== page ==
There cannot be many international airports across the globe which can lay claim to having a seasonal steam-hauled railway service; in fact, it must be unique. In Aalborg, North Jutland, Denmark, during the months of July, August, and October, passengers have the opportunity to ride between city centre and airport terminal behind a steam locomotive dating from 1916, partly travelling upon a branch line commissioned 104-years later.
Aalborg is Denmark’s fourth largest city, located about 225-KM north west of the capital Copenhagen as the crow flies, and is situated upon the Limfjord. The latter is a channel which has connections with Kattegat and North Seas to its east and west respectively, and Aalborg sits at its narrowest point. The airport is situated approximately 6-KM north west of the city centre, within the suburb of Nørresundby, and the two have for long been linked by bus services. However, in 2013 — the year of the airport’s 75th anniversary — a public consultation opened on the prospect of providing a direct railway link between the city centre and airport, which would offer a journey time of ten minutes.
The public consultation came to a conclusion in December 2013, three months after works had been completed on expanding the airport’s international terminal. In November of the following year, the International Rail Journal (IRJ) reported that the equivalent of €500,000 had been allocated towards an environmental and technical study of the proposed airport line, with a target year of 2016 for construction to begin. However, it was not until February 2019 that the IRJ revealed that building of the airport rail link had begun, at a price tag of 276 million DKK (circa €37 million).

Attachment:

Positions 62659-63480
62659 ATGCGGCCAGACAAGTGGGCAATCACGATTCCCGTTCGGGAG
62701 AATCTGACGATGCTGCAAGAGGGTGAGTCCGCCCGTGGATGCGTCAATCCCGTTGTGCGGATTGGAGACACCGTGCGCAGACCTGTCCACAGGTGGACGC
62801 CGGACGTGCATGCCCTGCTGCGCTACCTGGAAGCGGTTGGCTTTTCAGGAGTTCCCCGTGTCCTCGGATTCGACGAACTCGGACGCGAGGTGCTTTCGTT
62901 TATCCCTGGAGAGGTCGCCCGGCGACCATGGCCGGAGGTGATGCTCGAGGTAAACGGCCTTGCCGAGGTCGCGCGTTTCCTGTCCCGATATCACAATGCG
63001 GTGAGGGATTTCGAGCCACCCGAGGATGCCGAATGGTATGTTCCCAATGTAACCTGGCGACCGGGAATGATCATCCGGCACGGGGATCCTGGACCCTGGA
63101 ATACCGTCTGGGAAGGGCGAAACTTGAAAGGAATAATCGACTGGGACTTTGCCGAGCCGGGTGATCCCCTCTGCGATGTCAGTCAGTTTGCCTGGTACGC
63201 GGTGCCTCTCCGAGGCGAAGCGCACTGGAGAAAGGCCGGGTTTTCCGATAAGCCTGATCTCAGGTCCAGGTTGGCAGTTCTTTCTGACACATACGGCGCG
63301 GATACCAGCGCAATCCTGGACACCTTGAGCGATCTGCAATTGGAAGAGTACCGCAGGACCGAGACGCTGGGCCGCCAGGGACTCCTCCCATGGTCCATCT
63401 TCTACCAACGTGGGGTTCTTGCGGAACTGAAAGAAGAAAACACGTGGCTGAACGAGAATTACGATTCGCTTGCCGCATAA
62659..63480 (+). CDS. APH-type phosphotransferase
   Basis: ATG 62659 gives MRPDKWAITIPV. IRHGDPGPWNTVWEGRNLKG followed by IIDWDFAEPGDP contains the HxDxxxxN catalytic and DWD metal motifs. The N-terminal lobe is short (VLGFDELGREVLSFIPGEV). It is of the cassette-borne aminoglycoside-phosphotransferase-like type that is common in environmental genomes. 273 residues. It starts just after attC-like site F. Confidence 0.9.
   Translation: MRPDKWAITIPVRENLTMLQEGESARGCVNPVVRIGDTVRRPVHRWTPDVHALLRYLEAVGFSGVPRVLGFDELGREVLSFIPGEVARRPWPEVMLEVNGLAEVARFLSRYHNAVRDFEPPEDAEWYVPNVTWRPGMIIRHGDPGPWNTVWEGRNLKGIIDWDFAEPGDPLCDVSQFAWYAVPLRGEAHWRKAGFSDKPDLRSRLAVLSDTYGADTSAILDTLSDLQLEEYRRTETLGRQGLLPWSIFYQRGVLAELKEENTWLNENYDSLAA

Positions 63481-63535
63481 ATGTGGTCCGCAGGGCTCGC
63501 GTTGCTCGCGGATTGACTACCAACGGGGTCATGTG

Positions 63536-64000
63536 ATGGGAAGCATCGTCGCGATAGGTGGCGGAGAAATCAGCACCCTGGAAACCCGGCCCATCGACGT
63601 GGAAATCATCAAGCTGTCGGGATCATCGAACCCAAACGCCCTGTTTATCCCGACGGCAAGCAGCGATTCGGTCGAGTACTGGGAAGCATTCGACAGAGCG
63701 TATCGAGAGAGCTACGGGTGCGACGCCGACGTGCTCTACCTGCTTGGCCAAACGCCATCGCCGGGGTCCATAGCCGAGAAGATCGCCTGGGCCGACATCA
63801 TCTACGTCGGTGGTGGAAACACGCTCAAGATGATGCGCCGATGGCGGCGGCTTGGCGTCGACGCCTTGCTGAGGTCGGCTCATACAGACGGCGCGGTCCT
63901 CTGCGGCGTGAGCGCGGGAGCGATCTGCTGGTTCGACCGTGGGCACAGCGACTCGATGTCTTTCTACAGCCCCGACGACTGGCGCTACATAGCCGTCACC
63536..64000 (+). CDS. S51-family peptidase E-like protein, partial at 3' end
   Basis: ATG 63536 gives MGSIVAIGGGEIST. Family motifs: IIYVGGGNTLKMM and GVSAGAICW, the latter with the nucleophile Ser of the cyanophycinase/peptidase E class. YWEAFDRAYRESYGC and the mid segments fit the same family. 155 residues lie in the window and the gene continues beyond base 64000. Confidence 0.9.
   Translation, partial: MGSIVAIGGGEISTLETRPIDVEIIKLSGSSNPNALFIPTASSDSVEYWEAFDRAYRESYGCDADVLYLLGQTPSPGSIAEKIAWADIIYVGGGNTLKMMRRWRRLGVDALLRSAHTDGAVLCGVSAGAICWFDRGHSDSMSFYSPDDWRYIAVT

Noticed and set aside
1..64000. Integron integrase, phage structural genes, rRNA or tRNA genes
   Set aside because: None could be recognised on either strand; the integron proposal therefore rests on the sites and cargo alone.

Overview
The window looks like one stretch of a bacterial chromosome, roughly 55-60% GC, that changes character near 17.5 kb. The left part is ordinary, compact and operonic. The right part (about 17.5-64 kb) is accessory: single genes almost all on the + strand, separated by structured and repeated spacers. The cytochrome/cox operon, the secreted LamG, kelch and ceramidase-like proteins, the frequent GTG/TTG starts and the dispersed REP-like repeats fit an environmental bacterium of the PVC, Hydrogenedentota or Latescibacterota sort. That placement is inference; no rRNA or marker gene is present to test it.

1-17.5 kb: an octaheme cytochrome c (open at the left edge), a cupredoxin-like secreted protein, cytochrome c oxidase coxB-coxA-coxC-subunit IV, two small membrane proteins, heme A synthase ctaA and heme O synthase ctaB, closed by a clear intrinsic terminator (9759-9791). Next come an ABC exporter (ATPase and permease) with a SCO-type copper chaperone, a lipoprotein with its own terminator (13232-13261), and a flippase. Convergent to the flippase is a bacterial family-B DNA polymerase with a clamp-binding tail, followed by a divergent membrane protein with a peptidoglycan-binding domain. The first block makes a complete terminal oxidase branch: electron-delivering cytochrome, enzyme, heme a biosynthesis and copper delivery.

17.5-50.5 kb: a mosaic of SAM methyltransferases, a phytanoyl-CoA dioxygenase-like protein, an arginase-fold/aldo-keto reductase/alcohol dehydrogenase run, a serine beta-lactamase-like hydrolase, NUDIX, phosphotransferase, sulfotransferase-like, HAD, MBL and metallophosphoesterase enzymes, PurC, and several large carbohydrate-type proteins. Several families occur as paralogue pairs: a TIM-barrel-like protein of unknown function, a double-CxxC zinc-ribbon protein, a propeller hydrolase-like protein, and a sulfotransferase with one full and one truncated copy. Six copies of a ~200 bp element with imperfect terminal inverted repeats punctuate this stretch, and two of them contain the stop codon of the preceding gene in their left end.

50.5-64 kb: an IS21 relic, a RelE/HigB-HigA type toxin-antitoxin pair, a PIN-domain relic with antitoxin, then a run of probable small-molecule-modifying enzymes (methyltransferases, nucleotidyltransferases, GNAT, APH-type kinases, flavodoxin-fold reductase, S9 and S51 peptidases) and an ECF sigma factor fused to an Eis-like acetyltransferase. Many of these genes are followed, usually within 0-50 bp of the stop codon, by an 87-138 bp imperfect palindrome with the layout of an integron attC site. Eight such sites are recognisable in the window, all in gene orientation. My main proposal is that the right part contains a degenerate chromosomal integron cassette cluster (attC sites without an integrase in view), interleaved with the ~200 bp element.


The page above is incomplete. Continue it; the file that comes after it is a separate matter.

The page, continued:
The airport rail link construction project was managed by “Banedanmark”, a government organisation which looks after the maintenance and operation of Denmark’s state-owned railway lines. The works included widening about 1.70-KM of the single line northwards from Lindholm station to double-track, from which was fed a 1.75-KM single-track branch line to the airport. The branch snakes its way to the airport in an “S”-shaped formation, where it terminates adjacent to the main car park alongside a 180-metre-long platform. The latter, although lacking protection from the elements, has a copious amount of lampposts, and provision has been made for a second track to be commissioned on its opposite side to enable the station to accommodate two trains at any one time.
In Railway Gazette International during December 2020, it was revealed that scheduled railway services to Aalborg Airport would commence on 13th of that month, to coincide with a timetable change. From the outset, diesel traction has been used on the route, but the ultimate aim is to have the airport branch electrified and operated on the "European Rail Traffic Management System" (ERTMS) by 2026. One platform face came into use with the new service, but a second track was evident, although the latter had not been physically connected to the branch line by that time.
Click the above for a larger version.
© David Glasspool
1st August 2021
The station had been open just seven-and-a-half months when this view was captured at midday, looking south east. The signs on lamppost indicate two platform faces (or "tracks") being available, although just No. 1, on the right, was available from the outset. The road on the right, beyond the fencing, is the main access route to the airport terminals. There cannot be many airport stations in the world which enjoy a seasonal timetabled steam train.
© Dr Grzegorz Pacyk
1st August 2021
This is 2-6-0 No. 34 of the FFJ series of steam locomotives, which was built by firm "Henschel & Son" in Kassel, Central Germany, in 1916. The engine's home today is a semi-roundhouse shed located about half a mile south of Aalborg station, on the eastern side of the railway tracks. No. 34 forms part of the "Limfjordsbanen" heritage operation, which during 2021 advertised three timetables for steam-hauled services on selected days during July, August, and October. The routes offered from the city included as far north as Aalborg Airport, to Aalborg Østhavn (the docks) to the east, and to Skørping, the latter about 26-route-KM south of Aalborg station.
© Dr Grzegorz Pacyk